Cancer Drug, Nilotinib, May Slow Progression of Parkinson’s

Nilotinib, a cancer drug approved for treating some kinds of leukemia, may hold promise as a possible treatment to slow the progression of Parkinson’s disease (PD).1 Research to study the effectiveness of this drug is now ongoing.

Parkinson’s treatments including medications, Deep Brain Stimulation (DBS), and exercise, currently address PD symptoms. There is currently no cure for Parkinson’s. If this drug proves to be efficacious – successful in producing a change in the chemicals in the brain – it may be the first time we see a possible reduction in the disease process.

How does nilotinib work?

The initial 2015 study suggests that nilotinib works by “eliminating toxic proteins that build up in the brain of people with Parkinson’s and Alzheimer’s. The drug works by degrading proteins in the brain.

Early studies showed nilotinib to be effective in curing or slowing progression of Parkinson’s in mice. With further research, the drug may prove to be successful in people with multiple kinds of neurodegenerative brain disorders. The next phase of the nilotinib clinical trials were delayed by disagreements in study protocols. This has now been resolved.

Research studies currently ongoing

Current studies at Georgetown University Medical Center in Washington DC are evaluating nilotinib and placebos in people with PD and with Alzheimer’s.1 The teams are looking to see if those who receive the drug demonstrate slowed disease progression. The FDA has provided input into the study design to evaluate the whether the drug works. It will be a multi-center, double-blind, randomized, placebo-controlled clinical trial.

Nilotinib, also known by the brand name Tasigna, may prove useful in treating both the motor and cognitive components of PD. People with Parkinson’s, Dementia with Lewy bodies, and Alzheimer’s may all benefit from the changes in brain chemistry triggered by nilotinib.2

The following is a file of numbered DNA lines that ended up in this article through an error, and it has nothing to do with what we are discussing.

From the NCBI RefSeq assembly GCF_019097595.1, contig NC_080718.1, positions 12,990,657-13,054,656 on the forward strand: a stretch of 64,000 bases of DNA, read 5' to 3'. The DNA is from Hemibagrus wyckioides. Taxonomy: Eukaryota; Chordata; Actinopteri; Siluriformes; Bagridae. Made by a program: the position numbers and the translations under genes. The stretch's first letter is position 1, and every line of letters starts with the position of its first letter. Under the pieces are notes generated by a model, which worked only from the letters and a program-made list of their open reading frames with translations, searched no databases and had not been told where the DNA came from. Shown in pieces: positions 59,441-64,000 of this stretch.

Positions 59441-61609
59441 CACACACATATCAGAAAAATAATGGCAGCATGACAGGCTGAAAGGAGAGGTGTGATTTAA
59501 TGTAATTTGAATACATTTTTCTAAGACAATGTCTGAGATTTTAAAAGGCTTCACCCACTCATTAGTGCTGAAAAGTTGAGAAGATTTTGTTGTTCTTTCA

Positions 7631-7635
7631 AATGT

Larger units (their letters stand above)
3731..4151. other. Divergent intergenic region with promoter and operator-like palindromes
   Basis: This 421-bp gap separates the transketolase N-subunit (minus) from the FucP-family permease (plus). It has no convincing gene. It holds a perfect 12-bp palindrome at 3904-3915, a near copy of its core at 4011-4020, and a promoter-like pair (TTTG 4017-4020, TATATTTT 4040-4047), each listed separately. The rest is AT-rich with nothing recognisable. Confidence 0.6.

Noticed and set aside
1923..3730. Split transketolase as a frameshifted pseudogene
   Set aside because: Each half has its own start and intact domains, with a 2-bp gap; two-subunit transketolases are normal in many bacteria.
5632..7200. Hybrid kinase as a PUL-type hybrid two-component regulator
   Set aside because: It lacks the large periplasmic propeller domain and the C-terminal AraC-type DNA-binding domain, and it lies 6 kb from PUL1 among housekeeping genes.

Nilotinib, a small-molecule tyrosine kinase inhibitor, works using a process called autophagy.3 It empties waste and toxic proteins from inside cells, preventing accumulation and possibly causing the cell’s death. The mechanism of action is as an on off switch, described as turning on a garbage disposal.1 Once cleaned out, the results were increased dopamine level and lower build up of alpha synuclein proteins.2 These results might benefit people with certain degenerative brain disorders.

Dosing of nilotinib may well be different for people with PD than for those with leukemia. The goal of most cancer drugs is to vigorously attack a disease target. The initial study used relatively low doses and still demonstrated improvement in motor and cognitive functions. The lower dose is being used to incite a reaction, not destroy everything in the path that the drug encounters. Studies will examine the long-term effects, safety, and tolerability of nilotinib in people with Parkinson’s disease. This includes dosing ranges to better understand the impact on long-term use. The goal is to verify and expand on previous nilotinib findings.

Hope or hype?

In addition to Georgetown, The Michael J. Fox Foundation for Parkinson’s Research, the Van Andel Research Center, and The Cure Parkinson’s Trust are all involved in multi-center Phase II trials.3 There are other instances of repurposing drugs that have proved beneficial in medical treatment. The involvement of all of these prestigious Parkinson’s organizations is evidence of the hope nilotinib is raising for clinical use as a possible treatment to slow the progression of or cure Parkinson’s disease.

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